Blog Category: credit score

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9 Mortgage Myths To Stop Believing

Buying and financing a new home can be a daunting task and many of us turn to friends and family for advice. Watch out for mortgage myths. The only experts in the mortgage field….are the experts in the mortgage field! Friends and family might not be the experts they think they are. The mortgage guidelines and interest rates are changing so frequently that unless someone is in the mortgage field as a full-time job, you should only take advice from a mortgage professional. Read More

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Credit Score Simulator

A Credit Score Simulator can help with “What If” scenarios to determine what you could potentially do to raise your credit score. It can also show you what could negatively impact your credit score. It is important to see how your credit choices might affect your credit score because your credit score will impact the underwriting of your loan, your interest rate quote, and even the cost of your mortgage insurance.

Some of the various things a Credit Score Simulator can measure to see how they will impact your credit score are: Read More

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Credit Scores Falling

Are your credit scores falling? Don’t let your credit score fall down. There are many current homeowners who can afford their mortgage, but are upset that their home is not worth what it once was. These people are called “strategic defaulters”. But walking away from a mortgage, especially one you can afford, is a bad idea. Read More

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Don’t Let Your Credit Cards Drown You!

Don’t Let Your Credit Cards Drown You! This is going to come across as a lecture. And, well, it is. I have had some loans come close to being denied because people cannot control their credit card use. When you apply for a mortgage don’t use your credit cards! Read More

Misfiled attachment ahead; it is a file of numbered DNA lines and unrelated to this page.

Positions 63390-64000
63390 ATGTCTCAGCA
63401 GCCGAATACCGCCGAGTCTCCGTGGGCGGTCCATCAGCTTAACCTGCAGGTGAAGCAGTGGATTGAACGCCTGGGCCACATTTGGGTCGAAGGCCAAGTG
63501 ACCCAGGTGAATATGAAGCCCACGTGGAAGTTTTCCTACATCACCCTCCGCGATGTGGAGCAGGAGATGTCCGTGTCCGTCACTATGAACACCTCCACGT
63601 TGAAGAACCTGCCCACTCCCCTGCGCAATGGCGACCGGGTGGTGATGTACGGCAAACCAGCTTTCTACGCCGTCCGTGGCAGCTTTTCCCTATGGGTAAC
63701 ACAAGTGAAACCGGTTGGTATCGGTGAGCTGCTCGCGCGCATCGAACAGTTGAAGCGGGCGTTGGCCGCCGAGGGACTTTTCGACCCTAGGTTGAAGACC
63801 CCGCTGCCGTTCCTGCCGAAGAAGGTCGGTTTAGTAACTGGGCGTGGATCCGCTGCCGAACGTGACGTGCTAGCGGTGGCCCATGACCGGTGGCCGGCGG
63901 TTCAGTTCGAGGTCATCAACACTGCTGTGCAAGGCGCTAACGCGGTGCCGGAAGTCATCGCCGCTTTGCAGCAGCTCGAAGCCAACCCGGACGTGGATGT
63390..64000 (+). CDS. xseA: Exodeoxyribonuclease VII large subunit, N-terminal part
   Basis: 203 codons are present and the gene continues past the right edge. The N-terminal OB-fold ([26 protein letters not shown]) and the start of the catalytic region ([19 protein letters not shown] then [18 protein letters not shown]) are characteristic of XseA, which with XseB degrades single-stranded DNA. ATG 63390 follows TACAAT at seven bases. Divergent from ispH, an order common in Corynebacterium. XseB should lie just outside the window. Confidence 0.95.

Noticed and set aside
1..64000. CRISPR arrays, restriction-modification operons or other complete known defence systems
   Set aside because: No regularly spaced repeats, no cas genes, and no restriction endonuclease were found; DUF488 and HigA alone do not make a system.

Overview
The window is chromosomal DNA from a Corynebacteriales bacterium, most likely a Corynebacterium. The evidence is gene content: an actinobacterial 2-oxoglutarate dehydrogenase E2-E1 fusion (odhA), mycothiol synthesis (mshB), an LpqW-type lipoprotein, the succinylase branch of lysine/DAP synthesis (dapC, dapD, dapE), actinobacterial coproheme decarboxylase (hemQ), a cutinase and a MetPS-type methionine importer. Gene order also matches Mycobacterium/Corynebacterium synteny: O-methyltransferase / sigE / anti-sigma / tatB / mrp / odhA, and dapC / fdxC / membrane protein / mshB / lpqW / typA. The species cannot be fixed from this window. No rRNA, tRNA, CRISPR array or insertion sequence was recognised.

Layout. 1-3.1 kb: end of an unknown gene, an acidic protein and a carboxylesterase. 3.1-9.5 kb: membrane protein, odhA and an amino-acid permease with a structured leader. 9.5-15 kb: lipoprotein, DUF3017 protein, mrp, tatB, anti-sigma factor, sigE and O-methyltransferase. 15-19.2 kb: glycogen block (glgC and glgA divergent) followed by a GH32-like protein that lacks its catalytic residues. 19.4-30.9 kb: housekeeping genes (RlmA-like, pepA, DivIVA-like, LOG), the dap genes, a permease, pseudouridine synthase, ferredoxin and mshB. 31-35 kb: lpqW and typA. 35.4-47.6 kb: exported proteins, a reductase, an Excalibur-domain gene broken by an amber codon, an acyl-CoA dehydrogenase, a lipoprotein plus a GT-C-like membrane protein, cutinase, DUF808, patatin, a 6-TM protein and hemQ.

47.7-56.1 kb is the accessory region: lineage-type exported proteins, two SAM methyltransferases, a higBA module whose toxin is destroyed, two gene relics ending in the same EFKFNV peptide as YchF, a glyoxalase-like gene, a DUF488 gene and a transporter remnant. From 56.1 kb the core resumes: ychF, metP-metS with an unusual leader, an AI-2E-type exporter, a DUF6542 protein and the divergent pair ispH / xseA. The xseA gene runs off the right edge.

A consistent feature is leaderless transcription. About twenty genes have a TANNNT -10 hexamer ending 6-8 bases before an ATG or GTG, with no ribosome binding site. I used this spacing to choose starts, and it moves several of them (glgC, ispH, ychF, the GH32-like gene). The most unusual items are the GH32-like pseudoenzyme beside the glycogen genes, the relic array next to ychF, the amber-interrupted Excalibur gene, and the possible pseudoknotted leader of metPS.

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How To Find The Best Mortgage Lender

When comparing mortgage lenders there are many things to consider. If you want to save time follow the below steps on how to compare mortgage lenders. Time is valuable and these six steps should help you find a good mortgage lender: Read More

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Is Your Credit Active Enough?

Is your credit active enough? I have a client who did not have active enough credit, and got a loan declined. Fortunately there were enough other lenders that saw the situation differently, but the topic merits discussion. Read More


Late Payments On Your Mortgage

Some people do not realize how late payments work on their mortgage. Your mortgage is legally due on the 1st of each month except on a home equity line, which may be due at almost any time of the month. I am focused in this blog post more on regular mortgages. Read More

Minimum Credit Scores

The latest minimum credit scores are simple for an FHA loan. If you have at least a 620 credit score, you can get an FHA loan.

With Conventional loans, a 720 credit score is preferable. You may get a loan with a lower credit score, but it would cost more points (i.e. an “add-on”).

There are complicated matrices used on Conventional loans and those may show that a lower credit score can still get a Conventional loan, but trust that if you are going for a Conventional loan its best to have a 720 credit score.